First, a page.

The myth of Orpheus and Eurydice is as old as time itself. Long before the story was enshrined by Virgil and Ovid, it existed in Greek mythology and long before that, in the Epic of Gilgamesh and the myth of Dumuzi and Inanna. The desire to reverse death by descending into the underworld to raise a departed loved one must have been a theme in human culture long before writing. Even further back, what must it have been like for the first creature on this planet to come to the realisation of the finality of life? To attempt escaping what all others before them had struggled to avoid by instinct alone feeling only dread and fear?
The myth tells us that the head of Orpheus continues to sing as it floats down the river after having been torn from its body by the wild women of Dionysus. This somewhat macabre scene symbolises the triumph of art over death. But this subversion of the powerful brings with it a heavy price. The loss of Eurydice, trapped in hades for all eternity; the penalty for Orpheus’ curiosity.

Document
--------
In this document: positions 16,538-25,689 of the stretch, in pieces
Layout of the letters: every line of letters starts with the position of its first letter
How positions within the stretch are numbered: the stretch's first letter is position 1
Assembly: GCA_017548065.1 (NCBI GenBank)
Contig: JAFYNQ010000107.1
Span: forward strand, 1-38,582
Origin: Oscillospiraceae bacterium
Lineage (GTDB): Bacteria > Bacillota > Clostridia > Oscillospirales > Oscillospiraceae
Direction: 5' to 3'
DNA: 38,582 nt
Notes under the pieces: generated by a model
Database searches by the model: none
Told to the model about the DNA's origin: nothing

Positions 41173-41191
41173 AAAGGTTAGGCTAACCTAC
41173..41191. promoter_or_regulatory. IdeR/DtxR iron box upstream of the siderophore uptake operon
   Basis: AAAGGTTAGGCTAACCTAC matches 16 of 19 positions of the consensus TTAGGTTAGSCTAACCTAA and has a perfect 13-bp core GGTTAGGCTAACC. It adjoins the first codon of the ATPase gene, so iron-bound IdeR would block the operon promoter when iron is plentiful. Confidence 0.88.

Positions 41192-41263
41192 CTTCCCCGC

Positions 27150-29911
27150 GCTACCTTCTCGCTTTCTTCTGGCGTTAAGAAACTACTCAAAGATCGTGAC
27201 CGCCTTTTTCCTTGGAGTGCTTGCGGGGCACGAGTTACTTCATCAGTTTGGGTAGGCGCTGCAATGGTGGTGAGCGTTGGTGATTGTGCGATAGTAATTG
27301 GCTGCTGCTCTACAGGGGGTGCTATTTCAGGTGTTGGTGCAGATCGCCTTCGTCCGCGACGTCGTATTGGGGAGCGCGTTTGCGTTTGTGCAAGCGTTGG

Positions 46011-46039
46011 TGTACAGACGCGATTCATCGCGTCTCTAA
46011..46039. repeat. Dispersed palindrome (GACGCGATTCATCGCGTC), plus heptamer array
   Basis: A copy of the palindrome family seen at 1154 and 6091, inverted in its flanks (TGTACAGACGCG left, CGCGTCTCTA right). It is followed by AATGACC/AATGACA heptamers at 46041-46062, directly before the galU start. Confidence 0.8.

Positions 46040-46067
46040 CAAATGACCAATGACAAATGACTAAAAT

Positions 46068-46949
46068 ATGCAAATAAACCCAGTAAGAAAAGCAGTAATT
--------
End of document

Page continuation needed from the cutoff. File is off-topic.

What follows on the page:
In the light of the myth, the artist has to enter the underworld to create, but the result of his curiosity is to create a ghost. We only see a shadow of the vision and for this the artist is left torn between joy and regret. The artist exchanges life to give the semblance of life. Nevertheless, this act of subversion is a bid for freedom from fear.
Adam and Eve in the Garden of Eden defy God through an act of curiosity. They gain the true meaning of life in exchange for death. Reality is as likely to tear you to pieces as the Maenads do the body of Orpheus.
The artist in a final moment of defiance tries to hold that moment just before looking back. But the inevitable turns what is in the mind into a pillar of salt, a sculpture, painting, film or some other simulacrum of life.
Art attempts reversal of what has been lost or about to be lost; to capture the moment before the head is turned. The result is often tinged with regret for what was not done, but also satisfaction for what was done.